Thursday, January 31, 2008

Barcelona World Race - Episode 1

Barcelona World Race - Episode 1 Video
The world's first ever non-stop round-the-world offshore sailing race for two-person teams starts from Barcelona and heads through the Strait of Gibraltar... This is one of the best put together race documentary I have seen. Well worth the look! Click Here to Watch Video

Tom Ehman: Judge Cahnwill Will Rule in Our Favor

Click on link below to listen to the interview with Tom Ehman from Oracle BMW regarding the America's Cup and the court's rulings. Great interview!
Click Here to Listen


Last night the Doldrums slowed Groupama 3's progress, which was only able to rack up an average speed of around a dozen knots in a breeze rarely in excess of ten knots. At 0600 GMT, the giant trimaran had just 140 miles to go before reaching the equator.

It was to be expected: the Doldrums really began to make its presence felt from 4° North but normally it effects should begin to dissipate once the sun rises this Wednesday. This serious reduction in speed shouldn't prevent Franck Cammas and his nine crew from beating the intermediary record held by Geronimo (6d 11h 26') however.

Indeed, Groupama 3 is set to cross the equator at midday with a lead of a few hours over Olivier de Kersauson's record and nearly a day ahead of Orange II (7d 02h 56').On the other side of the equator, the forecast shows SE'ly tradewinds of about fifteen knots backing progressively E and filling in to twenty knots from 3° South. The giant trimaran will therefore accelerate considerably once more, making an average of 25 knots of boat speed for several days off Brazil.-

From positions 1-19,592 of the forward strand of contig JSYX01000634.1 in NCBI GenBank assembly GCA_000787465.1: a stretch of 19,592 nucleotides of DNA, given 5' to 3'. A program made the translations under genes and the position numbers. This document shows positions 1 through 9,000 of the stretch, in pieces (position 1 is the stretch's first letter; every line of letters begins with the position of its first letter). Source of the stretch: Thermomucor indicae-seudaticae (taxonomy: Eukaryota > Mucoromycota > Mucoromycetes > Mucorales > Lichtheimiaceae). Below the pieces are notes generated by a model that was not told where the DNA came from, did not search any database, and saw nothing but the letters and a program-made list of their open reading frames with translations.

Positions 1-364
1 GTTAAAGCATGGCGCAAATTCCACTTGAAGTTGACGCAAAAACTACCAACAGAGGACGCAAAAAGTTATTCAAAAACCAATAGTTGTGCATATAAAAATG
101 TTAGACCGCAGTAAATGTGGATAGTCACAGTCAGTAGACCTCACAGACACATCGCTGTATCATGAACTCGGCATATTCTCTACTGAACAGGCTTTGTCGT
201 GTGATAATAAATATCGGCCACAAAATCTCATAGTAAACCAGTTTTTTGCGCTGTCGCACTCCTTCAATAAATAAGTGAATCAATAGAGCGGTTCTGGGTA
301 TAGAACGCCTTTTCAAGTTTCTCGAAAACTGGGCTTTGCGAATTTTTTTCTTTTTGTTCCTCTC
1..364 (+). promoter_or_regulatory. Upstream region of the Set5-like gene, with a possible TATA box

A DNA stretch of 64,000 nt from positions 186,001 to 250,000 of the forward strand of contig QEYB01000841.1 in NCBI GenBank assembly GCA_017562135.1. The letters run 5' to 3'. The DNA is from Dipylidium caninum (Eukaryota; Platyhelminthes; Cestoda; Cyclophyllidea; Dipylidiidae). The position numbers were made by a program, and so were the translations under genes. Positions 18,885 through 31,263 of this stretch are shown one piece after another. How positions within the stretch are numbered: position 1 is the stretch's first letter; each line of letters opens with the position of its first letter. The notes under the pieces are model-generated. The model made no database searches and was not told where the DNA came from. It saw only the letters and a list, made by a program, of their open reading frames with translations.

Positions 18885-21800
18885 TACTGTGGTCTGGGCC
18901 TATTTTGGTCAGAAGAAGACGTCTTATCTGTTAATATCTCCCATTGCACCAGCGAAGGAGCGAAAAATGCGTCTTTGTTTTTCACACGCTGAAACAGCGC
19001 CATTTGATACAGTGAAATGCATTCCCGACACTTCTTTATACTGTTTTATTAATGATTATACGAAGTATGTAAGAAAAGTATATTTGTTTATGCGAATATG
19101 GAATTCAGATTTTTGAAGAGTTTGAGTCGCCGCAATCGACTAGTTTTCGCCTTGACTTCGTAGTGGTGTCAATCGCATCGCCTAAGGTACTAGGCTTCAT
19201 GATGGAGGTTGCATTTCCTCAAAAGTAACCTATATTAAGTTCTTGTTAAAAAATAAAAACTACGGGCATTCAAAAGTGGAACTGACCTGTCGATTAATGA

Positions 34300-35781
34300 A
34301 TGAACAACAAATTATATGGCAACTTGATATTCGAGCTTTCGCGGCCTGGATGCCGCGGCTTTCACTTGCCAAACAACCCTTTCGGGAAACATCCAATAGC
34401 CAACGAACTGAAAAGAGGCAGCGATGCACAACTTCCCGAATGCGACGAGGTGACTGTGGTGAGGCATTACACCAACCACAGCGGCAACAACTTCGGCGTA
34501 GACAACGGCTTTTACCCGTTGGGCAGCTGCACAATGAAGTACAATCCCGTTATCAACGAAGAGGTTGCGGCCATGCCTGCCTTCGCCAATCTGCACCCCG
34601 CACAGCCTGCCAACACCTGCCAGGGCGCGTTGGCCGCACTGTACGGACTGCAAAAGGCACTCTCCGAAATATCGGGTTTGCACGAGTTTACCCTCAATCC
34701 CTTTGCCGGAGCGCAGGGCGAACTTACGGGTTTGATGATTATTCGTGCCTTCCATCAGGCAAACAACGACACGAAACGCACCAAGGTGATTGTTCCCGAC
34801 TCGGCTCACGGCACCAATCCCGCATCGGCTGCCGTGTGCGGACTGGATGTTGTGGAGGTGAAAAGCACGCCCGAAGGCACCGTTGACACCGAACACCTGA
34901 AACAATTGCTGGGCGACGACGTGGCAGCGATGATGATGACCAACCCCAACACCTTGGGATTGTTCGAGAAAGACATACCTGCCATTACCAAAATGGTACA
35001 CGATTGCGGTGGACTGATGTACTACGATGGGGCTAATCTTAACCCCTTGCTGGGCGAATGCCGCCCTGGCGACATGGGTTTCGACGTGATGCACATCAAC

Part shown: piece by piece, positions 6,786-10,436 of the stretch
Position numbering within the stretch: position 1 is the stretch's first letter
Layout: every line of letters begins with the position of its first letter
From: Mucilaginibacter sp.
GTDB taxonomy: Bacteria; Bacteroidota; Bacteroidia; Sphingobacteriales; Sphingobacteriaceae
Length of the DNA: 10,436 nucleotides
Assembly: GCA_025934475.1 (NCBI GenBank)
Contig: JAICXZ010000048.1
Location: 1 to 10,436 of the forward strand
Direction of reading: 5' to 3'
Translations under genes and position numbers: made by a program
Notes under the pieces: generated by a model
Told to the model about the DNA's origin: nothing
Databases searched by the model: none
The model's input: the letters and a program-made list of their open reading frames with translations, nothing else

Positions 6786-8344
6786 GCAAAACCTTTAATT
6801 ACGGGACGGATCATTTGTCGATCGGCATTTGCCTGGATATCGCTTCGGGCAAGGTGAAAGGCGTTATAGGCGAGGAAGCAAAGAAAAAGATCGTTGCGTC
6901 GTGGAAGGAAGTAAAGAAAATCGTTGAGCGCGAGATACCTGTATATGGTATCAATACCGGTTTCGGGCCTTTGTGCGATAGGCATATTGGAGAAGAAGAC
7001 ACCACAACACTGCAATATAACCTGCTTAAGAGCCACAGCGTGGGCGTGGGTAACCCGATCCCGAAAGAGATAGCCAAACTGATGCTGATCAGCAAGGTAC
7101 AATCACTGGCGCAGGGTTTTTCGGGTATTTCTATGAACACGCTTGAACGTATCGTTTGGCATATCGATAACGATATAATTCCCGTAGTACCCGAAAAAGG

Wednesday, January 30, 2008

Unfinished Business Anna VS. Paige

Photo: Dan Nerney/Rolex
January 29, 2008

I sailed well today and had fun on Biscayne Bay at US Sailing’s 2008 Rolex Olympic Classes Regatta. However my 2-3 finishes were not enough to hold back Paige Railey, my team mate on the US Sailing Team. Paige won both of today’s races to move into first place overall while I’m two points behind her in second place. Then there is a gap of 14 points to Penny Clark of Great Britain who is in third.

Yesterday’s northerly faded away this morning and there were some postponements until the sea breeze started to build in strength. Getting our first race started proved to be a bit of a problem. It took five attempts before we got away. I had a good start but got an attack of the slows in the early part of the beat and had to bail out of my position and rounded the top mark in tenth place. However I pulled back to third.
The second race I had a good midline start and led the fleet out to the right which was exactly want I wanted to do. At the weather mark I was in second place, behind Paige but then caught her on the run. At the leeward gates we split with Paige going left while I went right. At the top mark I was leading. By now we had pulled away from the following boats and were engaged in our own little match race. At the leeward mark Paige was ahead again and we made a tight rounding, one after the other. We continued match racing, going high and then getting back on course. I almost had her but ran out of race course and Paige got the gun.